When pointed out, the most frequent defence is that intellectual effort should not be invidiously compared to the sweat of the brow and that making theory is praxis. Well, perhaps, if one reserves that division of labour for the handful of writers who actually think new thoughts and convincingly render them in words, as distinct from the legions who more or less opportunistically apply the thoughts of such “master minds” to art criticism, academic treatises and museum scholarship, not to mention mutually congratulatory round tables and exhibition and book reviews. . . . Yet, if there is every reason to be wary of art worldlings who critique institutions until the moment one hires them, or who preach the Foucaultian diffuseness of power while scrambling to consolidate their own, there are better ones for paying heed to artists who have dialectically matched theory and praxis in both their art and their lives.3 3 - Robert Storr, “Saying & Doing–The difference between praxis and practice,” Frieze, no. 125 (September 2009): 17.

Luanne Martineau, The Rider, 2011.
photo : Matt Stiegemeyer, permission de |courtesy of TrépanierBaer Gallery, Calgary

I was elated to hear someone articulate these concerns so clearly. Perhaps I have come to feel this particular conflict more keenly than I would otherwise because I work as a professor in a university where the struggle to define just what exactly constitutes academic research within a visual arts practice is a hot point of contention with endless professional and financial repercussions. Regardless of the why and how, it is an issue that I have sought to articulate within my studio practice.

In the middle of the last century, drawing was a platform for much debate within Modernist ideas of deskilling, and drawing was frequently discussed as a mere proficiency, a tool that could be acquired, but not inherently interesting in its own right. Before that, drawing had historically been a preliminary medium. So for me, reskilling started with drawing. In North America textiles are at the most elevated (or at least their most financially competitive) when they have been on the receiving end of a paintbrush — when paint has been applied to canvas. Creative ­speculation, immediacy, personal vision, modesty of means, unfinishedness, and open-endedness have always been characteristics of drawing. Not so for traditional textiles. Normally textiles are deeply math based and pattern oriented, the loom being the first computer. Felt, however, is quite a different beast and is my textile medium of choice. A cloth made from the pressed mass of wool and hair, it is the only textile that can unintentionally evolve as a byproduct through the action of heat, moisture, and pressure. In his essay “Felt’s Alterity” theorist Kenneth Hayes ascribes to felt an outsider status intrinsically comprised of socially constructed meaning.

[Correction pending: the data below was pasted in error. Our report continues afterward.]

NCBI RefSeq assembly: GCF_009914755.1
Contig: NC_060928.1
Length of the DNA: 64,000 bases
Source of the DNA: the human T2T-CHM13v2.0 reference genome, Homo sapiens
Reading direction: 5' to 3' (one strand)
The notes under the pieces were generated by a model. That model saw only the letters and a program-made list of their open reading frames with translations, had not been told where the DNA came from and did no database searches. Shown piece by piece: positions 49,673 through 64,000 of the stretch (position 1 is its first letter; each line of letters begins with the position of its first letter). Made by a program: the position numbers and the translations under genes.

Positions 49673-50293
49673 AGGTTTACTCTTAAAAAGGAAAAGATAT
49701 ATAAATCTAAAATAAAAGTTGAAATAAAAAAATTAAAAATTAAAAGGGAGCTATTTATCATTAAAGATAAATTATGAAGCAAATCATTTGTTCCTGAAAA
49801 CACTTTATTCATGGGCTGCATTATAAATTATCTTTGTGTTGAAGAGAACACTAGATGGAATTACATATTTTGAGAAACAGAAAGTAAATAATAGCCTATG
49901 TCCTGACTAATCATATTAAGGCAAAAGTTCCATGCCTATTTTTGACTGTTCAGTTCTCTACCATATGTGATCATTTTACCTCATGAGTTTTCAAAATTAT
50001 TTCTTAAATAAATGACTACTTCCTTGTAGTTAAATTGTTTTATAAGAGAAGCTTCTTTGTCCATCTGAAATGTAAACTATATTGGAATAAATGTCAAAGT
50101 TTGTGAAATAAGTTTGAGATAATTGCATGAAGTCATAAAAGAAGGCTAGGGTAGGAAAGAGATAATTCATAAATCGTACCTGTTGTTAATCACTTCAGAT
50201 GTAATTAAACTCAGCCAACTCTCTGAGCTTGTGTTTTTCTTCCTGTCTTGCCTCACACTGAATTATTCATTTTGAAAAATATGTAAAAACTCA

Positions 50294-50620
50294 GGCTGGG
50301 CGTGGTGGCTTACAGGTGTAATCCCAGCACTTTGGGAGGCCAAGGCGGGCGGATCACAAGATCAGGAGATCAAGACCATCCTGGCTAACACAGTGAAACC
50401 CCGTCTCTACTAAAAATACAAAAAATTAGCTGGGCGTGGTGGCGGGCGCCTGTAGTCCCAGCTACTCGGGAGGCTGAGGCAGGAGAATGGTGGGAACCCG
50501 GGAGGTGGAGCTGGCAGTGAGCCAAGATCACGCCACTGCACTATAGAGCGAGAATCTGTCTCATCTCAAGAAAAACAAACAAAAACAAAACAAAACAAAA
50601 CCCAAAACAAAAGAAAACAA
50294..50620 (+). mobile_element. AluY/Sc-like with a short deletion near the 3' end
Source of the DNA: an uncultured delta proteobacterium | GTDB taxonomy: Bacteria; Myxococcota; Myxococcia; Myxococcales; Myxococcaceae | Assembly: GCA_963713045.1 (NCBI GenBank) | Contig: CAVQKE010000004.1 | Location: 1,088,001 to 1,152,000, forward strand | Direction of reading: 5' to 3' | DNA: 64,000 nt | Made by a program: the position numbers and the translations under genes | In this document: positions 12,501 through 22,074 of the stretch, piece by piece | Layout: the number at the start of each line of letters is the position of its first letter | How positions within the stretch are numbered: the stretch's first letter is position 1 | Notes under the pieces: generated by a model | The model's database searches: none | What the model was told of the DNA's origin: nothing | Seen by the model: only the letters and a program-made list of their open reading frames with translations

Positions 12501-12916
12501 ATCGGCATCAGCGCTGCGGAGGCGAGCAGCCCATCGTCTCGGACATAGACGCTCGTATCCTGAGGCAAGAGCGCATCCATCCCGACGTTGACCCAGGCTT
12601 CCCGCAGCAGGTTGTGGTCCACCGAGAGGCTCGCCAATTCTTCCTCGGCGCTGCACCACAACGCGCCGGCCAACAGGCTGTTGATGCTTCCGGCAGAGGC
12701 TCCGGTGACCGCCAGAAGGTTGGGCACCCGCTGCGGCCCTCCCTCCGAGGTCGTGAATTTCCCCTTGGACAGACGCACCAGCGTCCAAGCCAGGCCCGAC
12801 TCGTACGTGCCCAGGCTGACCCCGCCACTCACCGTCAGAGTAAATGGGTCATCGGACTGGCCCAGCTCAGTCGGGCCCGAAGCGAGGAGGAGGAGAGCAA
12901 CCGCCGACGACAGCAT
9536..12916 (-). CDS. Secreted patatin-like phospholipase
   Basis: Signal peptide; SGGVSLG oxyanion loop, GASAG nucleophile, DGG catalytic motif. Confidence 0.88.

The knot by which felt is made is an ancient figure for despair at the intractability of the world; it inspires dreams of a release that can only be imagined as magical. In mythology, a single thread sufficed to undo the winding labyrinth, but the Gordian knot had to be severed. All woven textiles constantly threaten to unravel, and this unraveling is a compelling metaphor for the loss of a hard-won and carefully maintained order. This “coming undone” is irresistibly imagined as the dissolution of a self that we understand as a kind of woven tissue. Felt, on the other hand, does not ravel.4 4 - Kenneth Hayes, “Felt’s Alterity,” Felt, (ed.) Kathryn Walter (Toronto: The Museum for Textiles, 1999), 7–8.

Kenneth Hayes’s articulation of the intractable knot of felt’s ­creation is a useful analogy for this newly emerging, amorphous, and unruly research area of “reskilling.” My work and thought process is fraught with ­regressive contingency, subjectivity and process, so I use sewn paper, drawing, and needled and industrial felt to partake in these conversations from a distance, outside the traditional mediums of painting and sculpture, while conducting a concurrent dialogue with contemporary craft.

Luanne Martineau, Luanne Martineau
This article also appears in the issue 74 - Reskilling